|I forgot to take a picture of the spine and I don't feel like digging this back out to take one. Sorry OCD folks!|
SHOWCASE PRESENTS TALES OF THE UNEXPECTED VOL. 1 (DC, First Printing, 2012; Softcover)
Collects Tales of the Unexpected #1-20 (cover dates February/March, 1956- December, 1957)
Writers: Jack Miller, France E. Herron, and other, unidentified writers
Artists: Bill Ely, John Prentice, Howard Purcell, Charles Paris, Leonard Starr, Ruben Morera, Bill Draut, Mort Meskin, Sheldon Moldoff, George Papp, Nick Cardy, Bernard Baily, George Roussos, Jim Mooney, Jack Kirby, and Bob Brown
Tales of the Unexpected is one of those Cold War-tinged, watered down for the Comics Code Authority Twilight Zone-esque light fare anthology series. Alien invasions, ghosts, magical objects (lamps), timestream slips (i.e. broadcasts from the future), living paintings, and other concepts used here were also used so many times in other stories that it is almost impossible to ascertain where they originated.
Issue 9's The Day Nobody Died is the closest thing to a Pre-Code macabre style story. George Roussos was an excellent artist in the 1950s, employing endless solids which are stunning in black and white. His work here is so close to Alex Toth that I had to do a double take and go back to the table of contents to be sure. Roussos would have a decades long career in the industry, although he has no defining run on any title for fans to remember him by. I call guys like him comic book journeyman, as they turned it solid work year after year but never made it “big”. Jim Mooney is another artist who did great work here and, like Roussos, was a journeyman. Mooney is better remembered, though, as he inked Spider-Man on and off over the years.
If you've read one of these '50s titles then you have read them all, although this one boasts a better than average roster of artists. Take a gander at that list above. A lot of Golden Age greats were still doing solid work, such as Sheldon Moldoff (creator of Hawkman), Bernard Baily (co-creator of The Spectre), and of course Jack Kirby (co-creator of every great 1960's Marvel hero except for Spider-Man and Doctor Strange).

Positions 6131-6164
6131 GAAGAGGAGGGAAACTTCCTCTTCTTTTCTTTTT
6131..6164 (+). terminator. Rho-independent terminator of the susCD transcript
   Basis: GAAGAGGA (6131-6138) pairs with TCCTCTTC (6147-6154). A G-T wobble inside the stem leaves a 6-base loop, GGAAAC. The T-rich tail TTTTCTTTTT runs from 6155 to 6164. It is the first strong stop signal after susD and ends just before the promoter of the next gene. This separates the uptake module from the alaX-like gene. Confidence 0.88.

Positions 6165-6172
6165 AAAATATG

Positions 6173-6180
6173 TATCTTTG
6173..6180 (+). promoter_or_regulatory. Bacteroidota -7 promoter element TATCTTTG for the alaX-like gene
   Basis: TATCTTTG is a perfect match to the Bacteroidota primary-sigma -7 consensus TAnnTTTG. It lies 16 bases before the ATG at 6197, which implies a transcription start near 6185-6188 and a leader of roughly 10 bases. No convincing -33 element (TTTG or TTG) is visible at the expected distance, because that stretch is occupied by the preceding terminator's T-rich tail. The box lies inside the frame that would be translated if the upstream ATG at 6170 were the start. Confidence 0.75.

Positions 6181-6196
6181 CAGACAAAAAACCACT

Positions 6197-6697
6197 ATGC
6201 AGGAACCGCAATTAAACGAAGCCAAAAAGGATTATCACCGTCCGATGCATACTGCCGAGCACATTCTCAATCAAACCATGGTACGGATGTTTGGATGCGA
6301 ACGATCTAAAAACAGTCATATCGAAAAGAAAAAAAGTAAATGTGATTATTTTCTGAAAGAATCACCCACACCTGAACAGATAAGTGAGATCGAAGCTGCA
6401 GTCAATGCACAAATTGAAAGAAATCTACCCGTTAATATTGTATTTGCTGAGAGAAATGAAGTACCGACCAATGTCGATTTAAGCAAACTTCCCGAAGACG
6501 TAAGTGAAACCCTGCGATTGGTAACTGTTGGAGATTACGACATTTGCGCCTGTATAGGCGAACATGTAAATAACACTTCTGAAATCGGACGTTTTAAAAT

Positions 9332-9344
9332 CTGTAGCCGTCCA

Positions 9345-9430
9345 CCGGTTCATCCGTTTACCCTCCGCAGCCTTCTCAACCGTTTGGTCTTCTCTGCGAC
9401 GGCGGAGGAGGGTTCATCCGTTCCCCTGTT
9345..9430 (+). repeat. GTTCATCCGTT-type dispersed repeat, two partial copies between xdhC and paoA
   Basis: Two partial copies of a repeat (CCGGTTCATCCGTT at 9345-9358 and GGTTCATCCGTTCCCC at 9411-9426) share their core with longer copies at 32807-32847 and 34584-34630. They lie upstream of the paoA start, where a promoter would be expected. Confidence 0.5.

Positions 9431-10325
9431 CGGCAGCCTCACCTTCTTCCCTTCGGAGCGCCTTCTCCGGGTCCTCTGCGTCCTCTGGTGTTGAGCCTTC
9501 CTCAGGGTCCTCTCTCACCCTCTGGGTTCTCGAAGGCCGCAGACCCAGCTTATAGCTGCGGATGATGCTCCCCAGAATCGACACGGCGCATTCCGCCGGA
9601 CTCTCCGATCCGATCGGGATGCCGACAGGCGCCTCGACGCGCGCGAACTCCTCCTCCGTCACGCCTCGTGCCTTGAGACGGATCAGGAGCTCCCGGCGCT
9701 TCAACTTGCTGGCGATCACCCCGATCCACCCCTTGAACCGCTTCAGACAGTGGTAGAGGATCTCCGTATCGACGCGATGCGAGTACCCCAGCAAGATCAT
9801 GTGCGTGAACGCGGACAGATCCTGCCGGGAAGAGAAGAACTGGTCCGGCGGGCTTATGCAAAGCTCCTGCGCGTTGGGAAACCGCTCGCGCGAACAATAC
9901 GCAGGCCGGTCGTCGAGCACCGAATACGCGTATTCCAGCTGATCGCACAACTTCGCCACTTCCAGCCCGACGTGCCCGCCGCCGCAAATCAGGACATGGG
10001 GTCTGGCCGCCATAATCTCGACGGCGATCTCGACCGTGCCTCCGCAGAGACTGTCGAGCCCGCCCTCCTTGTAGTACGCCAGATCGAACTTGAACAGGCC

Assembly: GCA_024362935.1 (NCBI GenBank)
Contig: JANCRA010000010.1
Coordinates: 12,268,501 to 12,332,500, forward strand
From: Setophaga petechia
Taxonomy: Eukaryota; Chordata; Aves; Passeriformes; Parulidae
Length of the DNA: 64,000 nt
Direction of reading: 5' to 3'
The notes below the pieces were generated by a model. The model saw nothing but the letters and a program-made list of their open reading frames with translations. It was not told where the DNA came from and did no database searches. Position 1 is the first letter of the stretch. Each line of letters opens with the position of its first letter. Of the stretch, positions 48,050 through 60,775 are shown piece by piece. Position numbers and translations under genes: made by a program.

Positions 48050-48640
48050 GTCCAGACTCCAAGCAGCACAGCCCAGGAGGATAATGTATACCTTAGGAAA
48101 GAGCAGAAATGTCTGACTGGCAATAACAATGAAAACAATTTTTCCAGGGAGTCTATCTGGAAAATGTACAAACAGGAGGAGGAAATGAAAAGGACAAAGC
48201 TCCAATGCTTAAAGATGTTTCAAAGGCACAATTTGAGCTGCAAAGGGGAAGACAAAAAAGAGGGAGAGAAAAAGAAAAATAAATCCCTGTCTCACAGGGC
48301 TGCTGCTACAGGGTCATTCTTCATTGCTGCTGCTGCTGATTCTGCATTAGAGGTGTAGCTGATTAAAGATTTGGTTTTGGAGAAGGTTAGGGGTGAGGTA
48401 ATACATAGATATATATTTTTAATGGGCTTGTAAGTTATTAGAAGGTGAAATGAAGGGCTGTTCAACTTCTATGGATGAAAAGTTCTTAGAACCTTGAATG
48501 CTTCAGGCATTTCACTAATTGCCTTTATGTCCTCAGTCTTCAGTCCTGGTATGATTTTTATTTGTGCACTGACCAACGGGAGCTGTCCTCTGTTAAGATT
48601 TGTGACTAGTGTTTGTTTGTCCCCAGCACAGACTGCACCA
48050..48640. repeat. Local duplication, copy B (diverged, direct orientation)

Kirby's artwork is in a transition phase here between the rawness and energy of his 1940s work and the refinement of his Silver Age work. Of note is #16's The Magic Hammer, where Kirby tells the story of a man who finds the magic hammer of Thor and uses it for evil. This was five years before he created the character for Marvel's Journey Into Mystery #83. While it is hip and trendy to downplay Stan Lee's contributions to Kirby's co-creations, I have to side with the Kirby Kult about Thor. You can't dispute that Kirby had the idea cooked up. Lee may have added supporting casts to the series, but the rest of Thor is pure Kirby. Look at this panel from the story. It is the exact same pose that he would draw Thor in on the cover of his first appearance!
Leonard Starr is one of the all-time greatest comic book or strip artists. This was toward the end of his career as a comic book artist, as he was about to graduate to the big time with his nationally syndicated strip Mary Perkins On Stage. If you have never read that series you should check it out, as it is brilliant.
I enjoy reading stuff like this before I go to bed, when the house is quiet and the kids are sleeping. I would be all over a Volume 2 of this, although four years have passed and this line of books is pretty much dead in the water. This would make a great line of Archives, although the market has shown that the audience for material like this is small. Oh well.
Junk Food For Thought rating: 4 out of 5.
The OCD zone- These 500+ page black and white phonebooks are a bargain. Condescending fans call them coloring books, whereas I prefer to refer to them as poor man's Artist Editions.
Linework restoration: There is no way that DC is going to do restoration on 510 pages of story at a $19.99 MSRP. That means that the film for this stuff is in perfect shape, as there are no line dropouts, no murkiness from scanned printed comics or any other imperfections.
#12's The Indestructible Man was altered when it was reprinted in House Of Secrets #96, and the altered header with series host Abel giving the introduction is present here.
Paper stock: Good weight pulp paper.
Binding: Perfect bound trade paperback. There are reports of these falling apart, although I haven't had any of my Showcase Presents books fall apart.
Cardstock cover notes: Laminated cardstock cover. I find it interesting that DC leaves the interior covers blank, as they are normally printed with advertisements for other books available from the publisher.